As M&A advisors with a focus on internet business, one of the most common questions we get asked is “What are the key metrics I need to be aware of going into a transaction?” Often times, the Key Performance Indicators (KPIs) founders focus on day to day are not the same as what a buyer or an investor will be digging into. If you think broadly about what makes a successful Internet business, it really comes down to two key areas: traffic acquisition and monetization/long-term value (LTV) of your customers. At the highest level, every Internet business should strive to minimize the cost associated with acquiring traffic and maximize the monetization associated with that acquired customer. There are many metrics associated with both traffic acquisition and monetization that buyers/investors are interested in and we have distilled them into the most important metrics below. Please note the list below is comprehensive so some metrics might be applicable to only eCommerce businesses where others are applicable only to lead generation.
- Traffic Channel Breakdown: Pertains to how customers find and navigate to your website. The entrepreneur should have a good grasp of Unique Visitors, Visits, Page Views and Time on Site for each traffic channel, not just the aggregate. In general, the more traffic you can generate from free/low-cost sources (Organic Google Traffic, Direct type-in), the better. Having direct type-in traffic represent a significant portion of a site’s traffic portfolio is universally viewed as a positive because not only is it free, but it means you have established a brand in the minds of consumers. Additionally, direct type-in traffic is insulated from the whims of a major search engine changing its algorithm, which provides buyers/investors with a measure of confidence in the sustainability of your site. Organic search engine traffic (SEO) also is attractive because of the minimal cost associated with driving an incremental visit. This brings us to paid traffic (PPC, Affiliates, List rentals, etc.) which is a whole different story. While it may be the quickest (and most expensive) way to scale your site, buyers/investors want to know that the company can scale its traffic base, and thus revenue, without having to incur significant traffic acquisition costs over the long-term. There is always a diminishing return on paid traffic (given the market nature of bidding) and at some point the bid to acquire a new customer will exceed the LTV of that customer coming to your website (see Groupon). If a website is dependent on paid traffic to generate site visits, at some point this will limit the profitability potential and ultimate potential scale of the business. Ideally, an entrepreneur will have exposure to all traffic channels with heavier contributions from direct and SEO traffic.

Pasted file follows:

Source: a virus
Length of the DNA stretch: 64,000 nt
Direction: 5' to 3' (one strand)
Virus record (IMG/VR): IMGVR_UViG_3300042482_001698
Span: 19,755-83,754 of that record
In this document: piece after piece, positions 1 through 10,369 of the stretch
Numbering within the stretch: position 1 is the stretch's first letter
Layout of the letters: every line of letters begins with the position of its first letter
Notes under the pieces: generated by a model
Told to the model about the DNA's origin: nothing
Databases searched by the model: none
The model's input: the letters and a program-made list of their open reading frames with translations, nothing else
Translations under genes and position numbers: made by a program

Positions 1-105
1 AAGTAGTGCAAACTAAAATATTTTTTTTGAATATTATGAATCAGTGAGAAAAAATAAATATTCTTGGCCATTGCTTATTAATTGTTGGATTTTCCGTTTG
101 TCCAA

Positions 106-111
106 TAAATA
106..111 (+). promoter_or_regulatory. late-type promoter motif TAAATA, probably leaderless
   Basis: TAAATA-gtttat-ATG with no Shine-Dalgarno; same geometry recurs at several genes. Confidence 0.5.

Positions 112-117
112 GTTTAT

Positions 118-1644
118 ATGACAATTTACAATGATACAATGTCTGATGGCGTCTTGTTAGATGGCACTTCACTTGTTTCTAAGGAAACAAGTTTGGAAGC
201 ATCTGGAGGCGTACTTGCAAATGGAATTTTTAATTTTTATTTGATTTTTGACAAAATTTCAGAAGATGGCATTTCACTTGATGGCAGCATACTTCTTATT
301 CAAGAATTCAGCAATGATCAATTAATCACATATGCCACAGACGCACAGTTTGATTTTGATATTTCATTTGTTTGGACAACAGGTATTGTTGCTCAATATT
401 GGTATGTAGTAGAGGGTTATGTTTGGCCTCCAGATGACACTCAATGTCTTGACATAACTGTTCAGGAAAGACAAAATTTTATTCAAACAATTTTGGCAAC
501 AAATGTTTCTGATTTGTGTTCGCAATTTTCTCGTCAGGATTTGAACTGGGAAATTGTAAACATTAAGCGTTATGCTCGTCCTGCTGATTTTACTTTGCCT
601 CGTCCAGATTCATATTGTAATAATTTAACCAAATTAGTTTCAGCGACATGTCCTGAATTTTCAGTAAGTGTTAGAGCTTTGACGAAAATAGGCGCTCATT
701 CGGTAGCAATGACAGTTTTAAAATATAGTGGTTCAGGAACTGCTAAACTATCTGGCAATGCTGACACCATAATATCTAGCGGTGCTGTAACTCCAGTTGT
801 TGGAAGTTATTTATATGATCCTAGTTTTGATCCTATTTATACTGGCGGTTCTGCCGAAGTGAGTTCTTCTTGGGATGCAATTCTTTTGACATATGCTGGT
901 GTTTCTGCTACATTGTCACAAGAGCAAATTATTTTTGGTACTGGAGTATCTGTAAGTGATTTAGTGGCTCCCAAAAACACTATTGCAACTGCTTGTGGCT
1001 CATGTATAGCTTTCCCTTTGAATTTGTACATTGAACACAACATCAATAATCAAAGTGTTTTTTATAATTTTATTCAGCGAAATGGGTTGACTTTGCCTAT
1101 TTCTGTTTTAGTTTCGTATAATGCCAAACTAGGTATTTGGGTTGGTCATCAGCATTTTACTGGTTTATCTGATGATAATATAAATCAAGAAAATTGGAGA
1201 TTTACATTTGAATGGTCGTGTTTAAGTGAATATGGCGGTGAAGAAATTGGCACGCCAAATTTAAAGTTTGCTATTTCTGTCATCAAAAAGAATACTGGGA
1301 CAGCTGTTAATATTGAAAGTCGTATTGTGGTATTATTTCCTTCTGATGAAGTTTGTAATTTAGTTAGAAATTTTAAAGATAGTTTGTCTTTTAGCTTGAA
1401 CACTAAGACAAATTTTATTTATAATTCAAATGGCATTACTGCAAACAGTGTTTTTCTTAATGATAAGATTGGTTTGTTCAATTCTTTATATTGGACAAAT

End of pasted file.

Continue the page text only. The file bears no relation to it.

- Repeat Visitor Rate: Breaks down the traffic to your site between someone who is visiting for the first time and someone who has visited before. Whether a content-focused site or an eCommerce business, it is crucial to have a loyal audience/customer base. Not only do repeat visits typically come from a low cost source (direct, searching for your site name in Google, or bookmark), they also show that you are providing enough value to your audience that they return regularly.
- Customer Acquisition Cost (CAC): Simply put, this is the amount of money you need to spend to acquire a customer (Marketing Spend / # of Customers = CAC). For example, if you are an online news site that charges users for a subscription and spent $10,000 in paid marketing which resulted in 15,000 subscribers your CAC is $0.66 ($10,000 / 15,000). This helps buyers/investors predict the outcome of the potential marketing dollars they are going to provide you as well as proves you are data-driven in your approach to marketing.
- Long-term Value (LTV): The amount of revenue you can expect from one customer over a long period of time (typically 24 – 48 months). LTV is arguably the most critical of all metrics for buyers/investors. By understanding how much you can expect to make off a single customer you can then match that to CAC and adjust the amount you are willing to spend to acquire a customer. Additionally, LTV provides insight into the “stickiness” of your site and your ability to continuously provide value to your customers.
Please also see our post on Key Metrics in a SaaS Transaction.
If you have any question or comments about any of these metrics please do not hesitate to contact Jeff Koons at email@example.com.